Cynthia W. Iliff, Untitled (Men Playing Cards), 1942

Cynthia W. Iliff, Untitled (Men Playing Cards), 1942, Philadelphia Museum of Art, Gift of Jerome and Anne Kaplan, 1992 (|12)

I wonder how long I waited there, as the clouds slowly moved in and obscured the sky, first dropping scattered raindrops and then eventually pelting the world with hail. I had gotten so used to the briny smell of the sea that I was surprised to notice it that morning. Sloshing and crashing against the dock and rocky shore, the waves turned foamy and fragrant, redolent of fish, mud, and decaying vegetation. It was invigorating.

I was bored, but the white noise of the rain and the hollow thumping of the wooden boats against the dock lulled me into a quiet, pensive state. In this way, I waited the storm out, listening, looking, smelling the sea air. In the room adjacent to the flimsy shelter that stood between me and the rain and hail and wind, a group of dockworkers had gathered together, passing the time with a game of cards. One man, maybe seventy or seventy-five years old, crouched down, spry and limber as a kid. He looked over at me and winked. Beside him sat a man just barely older than myself, his skin yellow and unnaturally puffy looking. He had a persistent cough that made it hard to hear their conversation. They were mostly quiet anyhow. Several of the men looked on, quietly smoking cigarettes, their faces hidden in shadow.

After a while, once the clouds had thinned a little bit, the men dispersed, coughing, picking up newspapers, putting out cigarettes, gathering together the deck of cards, knees creaking as they stood up. Not long after, a man in a white paper cap went in and mopped the floor, picking up cigarette butts and scraps of paper as he went. He muttered to himself under his breath as his mop swept back and forth across the floor. Down the dock a ways, I noticed  a young girl with a pink-and-white striped coat and bright yellow umbrella. Her attention was turned away from the group she was with toward the sloshing waves. A few feet away from her, a pair of weathered young men in overalls walked toward a fishing boat that seemed too small to hold much more than a minnow. The taller of the two men shouted something at the other and gestured at the water. The other man broke out laughing as he turned toward a jumble of ropes and nets.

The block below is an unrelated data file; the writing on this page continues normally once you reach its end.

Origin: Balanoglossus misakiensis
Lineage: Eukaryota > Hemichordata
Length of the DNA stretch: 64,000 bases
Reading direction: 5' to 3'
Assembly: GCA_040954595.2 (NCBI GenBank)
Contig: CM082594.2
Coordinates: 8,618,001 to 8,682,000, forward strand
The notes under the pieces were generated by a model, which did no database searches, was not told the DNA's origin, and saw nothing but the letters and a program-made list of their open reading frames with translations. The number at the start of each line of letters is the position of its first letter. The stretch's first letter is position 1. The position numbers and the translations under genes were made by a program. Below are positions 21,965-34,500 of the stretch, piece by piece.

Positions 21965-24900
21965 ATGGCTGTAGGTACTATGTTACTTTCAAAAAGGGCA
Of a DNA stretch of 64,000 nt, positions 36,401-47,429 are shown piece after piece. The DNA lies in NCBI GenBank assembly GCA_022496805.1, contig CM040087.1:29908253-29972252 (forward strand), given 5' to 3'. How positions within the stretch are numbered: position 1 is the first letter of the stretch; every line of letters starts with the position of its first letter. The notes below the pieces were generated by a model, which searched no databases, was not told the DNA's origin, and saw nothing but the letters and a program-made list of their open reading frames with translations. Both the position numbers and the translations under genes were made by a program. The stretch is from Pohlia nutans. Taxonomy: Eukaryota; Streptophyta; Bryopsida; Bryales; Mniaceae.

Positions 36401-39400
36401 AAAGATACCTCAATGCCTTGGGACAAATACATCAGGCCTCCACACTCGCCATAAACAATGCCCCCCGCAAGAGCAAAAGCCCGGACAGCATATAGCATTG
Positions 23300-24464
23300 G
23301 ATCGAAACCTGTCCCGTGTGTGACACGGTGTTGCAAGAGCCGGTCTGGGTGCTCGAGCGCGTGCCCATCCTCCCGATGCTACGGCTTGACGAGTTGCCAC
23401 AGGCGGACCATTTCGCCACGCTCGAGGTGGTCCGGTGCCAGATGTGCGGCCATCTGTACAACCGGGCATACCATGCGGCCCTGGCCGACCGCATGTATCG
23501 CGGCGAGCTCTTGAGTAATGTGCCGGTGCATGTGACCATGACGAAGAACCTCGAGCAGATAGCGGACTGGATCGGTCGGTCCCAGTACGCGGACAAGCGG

Some time later, after I’d made my way into the shelter that had held the group of men playing cards, I saw a blue-and-white boat pull up at the dock. Joan–Joan who I barely knew, but who wanted me to help her on the island–climbed out onto the dock. I saw her looking around for me and my breath quickened. I hesitated, for just a split second, and then stepped out toward her with my small suitcase.

As we moved out from the dock, chugging through the choppy water toward the gray immensity that lay between us and the island. I looked back at the shore for a long time, watching the busy strip by the docks become dwarfed by the sprawling green forest that spread out around it. The mist and clouds left much of the world looking murky, which, I supposed, was a fitting end to my time there.

As we rounded the tip of the cape and the docks and the shore of the town dissolved into a blur of land-sea-mist, I looked out in the direction we were headed. A lone gull soared and swooped a few yards ahead of us, shrieking every now and then. I reached into my pocket and pulled out a key, looking at it for a moment, remembering the creak of the front door of the house, the smell of plaster dust in its front entry, and the way heat always gathered at the top of the stairs on sunny days. I squeezed the key in my fist and then tossed it overboard.

We were moving at such a clip that I didn’t even see it slip down through the frothy wake of our boat and down, down, down, into the deep ocean water beneath us. The light of the day was dimming and we chugged forward through the gray water.



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